understood Him to be referring to the new covenant of Jeremiah 31. Several things are to be observed concerning the record of this reference on that occasion. In Matthew 26:28 and Mark 14:24 the statement is recorded: “This is my blood of the new covenant. “In this statement emphasis would be placed upon the soteriological aspects of that covenant. The blood that was being offered was that required by the promised new covenant and was for the purpose of giving remission of sins. In Luke 22:20 and 1 Corinthians 11:25 the statement is recorded: “This is the new covenant in my blood.” This statement would emphasize the eschatological aspects of the new covenant, stating that the new covenant is instituted with His death. This would be according to the principle of Hebrews 9:16-17: For where a testament is, there must also of necessity be the death of the testator. For a testament is of force after men are dead, otherwise it is of no strength at all while the testator liveth.

a. Since the disciples would certainly have understood any reference to the new covenant on that occasion as reference to Israel’s anticipated covenant of Jeremiah, it seems that the Lord must have been stating that that very covenant was being instituted with His death, and they were ministers of the blood (the soteriological aspects) of that covenant (2 Cor. 3:6), but these to whom it was primarily and originally made will not receive its fulfillment nor its blessings until it is confirmed and made actual to them at the second advent of Christ, when “all Israel shall be saved…for this is my covenant unto them, when I shall take away their sins” (Rom. 11:26-27).

b. There certainly is a difference between the institution of the covenant and the realization of the benefits of it. Christ, by His death, laid the foundation for Israel’s covenant, but its benefits will not be received by Israel until the second advent (Rom. 11:26-27).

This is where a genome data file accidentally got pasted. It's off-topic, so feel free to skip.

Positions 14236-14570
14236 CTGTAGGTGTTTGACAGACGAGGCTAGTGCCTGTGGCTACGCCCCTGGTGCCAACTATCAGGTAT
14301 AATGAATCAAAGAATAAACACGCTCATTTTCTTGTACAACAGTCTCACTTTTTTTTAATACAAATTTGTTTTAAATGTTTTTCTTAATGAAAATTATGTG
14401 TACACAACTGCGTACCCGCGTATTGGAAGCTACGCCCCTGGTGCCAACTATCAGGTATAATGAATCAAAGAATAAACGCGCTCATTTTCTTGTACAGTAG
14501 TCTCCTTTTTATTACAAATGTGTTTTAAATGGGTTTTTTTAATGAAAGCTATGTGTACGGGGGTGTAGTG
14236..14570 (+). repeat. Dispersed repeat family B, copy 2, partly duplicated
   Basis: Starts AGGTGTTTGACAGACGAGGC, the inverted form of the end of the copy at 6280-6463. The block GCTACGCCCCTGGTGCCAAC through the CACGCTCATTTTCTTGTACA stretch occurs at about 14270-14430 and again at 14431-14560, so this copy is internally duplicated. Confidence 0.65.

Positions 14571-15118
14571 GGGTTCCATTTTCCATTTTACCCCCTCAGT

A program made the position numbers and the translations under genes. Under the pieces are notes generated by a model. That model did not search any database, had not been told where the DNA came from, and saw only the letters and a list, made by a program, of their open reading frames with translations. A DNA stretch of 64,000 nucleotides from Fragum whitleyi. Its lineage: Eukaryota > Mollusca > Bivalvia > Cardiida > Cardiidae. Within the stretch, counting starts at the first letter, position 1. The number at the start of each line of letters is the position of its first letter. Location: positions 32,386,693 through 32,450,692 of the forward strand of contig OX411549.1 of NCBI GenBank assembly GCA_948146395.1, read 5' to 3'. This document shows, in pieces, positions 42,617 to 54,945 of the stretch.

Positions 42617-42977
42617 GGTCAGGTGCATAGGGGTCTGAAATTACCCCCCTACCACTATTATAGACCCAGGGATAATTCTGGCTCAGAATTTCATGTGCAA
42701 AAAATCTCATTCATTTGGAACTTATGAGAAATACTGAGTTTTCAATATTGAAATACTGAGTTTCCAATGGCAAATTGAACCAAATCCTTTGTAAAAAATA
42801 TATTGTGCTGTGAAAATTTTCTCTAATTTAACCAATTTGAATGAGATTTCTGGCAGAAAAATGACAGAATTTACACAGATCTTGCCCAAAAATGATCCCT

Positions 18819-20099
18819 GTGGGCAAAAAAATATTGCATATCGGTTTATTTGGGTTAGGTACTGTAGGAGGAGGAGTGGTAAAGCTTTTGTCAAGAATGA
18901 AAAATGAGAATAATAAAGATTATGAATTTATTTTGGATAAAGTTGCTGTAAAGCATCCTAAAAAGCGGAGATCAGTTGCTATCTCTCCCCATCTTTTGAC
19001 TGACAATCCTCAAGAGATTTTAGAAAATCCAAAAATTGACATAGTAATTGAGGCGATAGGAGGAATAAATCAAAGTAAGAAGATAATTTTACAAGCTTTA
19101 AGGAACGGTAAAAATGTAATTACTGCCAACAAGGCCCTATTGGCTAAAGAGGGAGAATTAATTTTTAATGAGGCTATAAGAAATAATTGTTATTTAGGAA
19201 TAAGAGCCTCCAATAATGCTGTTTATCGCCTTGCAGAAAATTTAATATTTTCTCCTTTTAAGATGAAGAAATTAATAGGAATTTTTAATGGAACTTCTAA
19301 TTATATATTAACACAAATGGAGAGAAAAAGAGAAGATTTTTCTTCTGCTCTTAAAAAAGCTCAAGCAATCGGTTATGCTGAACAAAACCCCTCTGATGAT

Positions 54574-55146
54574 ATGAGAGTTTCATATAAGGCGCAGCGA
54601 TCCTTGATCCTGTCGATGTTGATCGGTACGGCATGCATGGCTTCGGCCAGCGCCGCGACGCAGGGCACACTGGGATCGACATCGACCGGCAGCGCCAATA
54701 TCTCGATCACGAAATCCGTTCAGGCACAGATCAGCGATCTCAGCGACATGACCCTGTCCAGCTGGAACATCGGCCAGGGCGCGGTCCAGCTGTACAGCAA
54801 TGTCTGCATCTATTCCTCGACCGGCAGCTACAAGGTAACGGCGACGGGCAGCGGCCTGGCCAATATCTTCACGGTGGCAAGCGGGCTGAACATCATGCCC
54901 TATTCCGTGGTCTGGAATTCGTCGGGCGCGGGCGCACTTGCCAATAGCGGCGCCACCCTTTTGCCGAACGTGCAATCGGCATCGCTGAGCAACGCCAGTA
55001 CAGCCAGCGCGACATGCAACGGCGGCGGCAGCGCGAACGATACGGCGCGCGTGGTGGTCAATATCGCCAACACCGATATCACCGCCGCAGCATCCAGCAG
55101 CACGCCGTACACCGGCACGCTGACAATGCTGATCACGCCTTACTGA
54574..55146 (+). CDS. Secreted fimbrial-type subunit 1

4. There are several considerations which support the view that the church is not now fulfilling Israel’s new covenant. (a) The term Israel is nowhere used in the Scriptures for any but the physical descendants of Abraham. Since the church today is composed of both Jews and Gentiles without national distinctions, it would be impossible for that church to fulfill these promises made to the nation. (b) Within the new covenant, as its provisions have previously been outlined, there were promises of spiritual blessings and
promises of earthly blessing. While the church, like Israel, is promised salvation, the forgiveness of sin, the ministry of the Holy Spirit, yet the church is never promised inheritance in a land, material blessings on the earth, and rest from oppression, which were parts of the promise to Israel. The new covenant not only promised Israel salvation, but a new life on the millennial earth as all her covenants are realized. The church certainly is not fulfilling the material portions of this covenant. (c) Since the church receives blessings of the Abrahamic covenant (Gal. 3:14; 4:22-31) by faith without being under or fulfilling that covenant, so the church may receive blessings from the new covenant without being under or fulfilling that new covenant. (d) The time element contained within the covenant itself, both in its original statement and in its restatement in Hebrews, precludes the church from being the agent in which it is fulfilled. The covenant can not be fulfilled and realized by Israel until after the period of Israel’s tribulation and her deliverance by the advent of Messiah. While the church has had periods of persecution and tribulation it never has passed through the great tribulation of prophecy. Certainly the church is not now in the millennial age. Romans 11:26-27 clearly indicates that this covenant can only be realized after the second advent of the Messiah. Since the tribulation, second advent, and millennial age are yet future, the fulfillment of this promise must be yet future, and therefore the church can not now be fulfilling this covenant.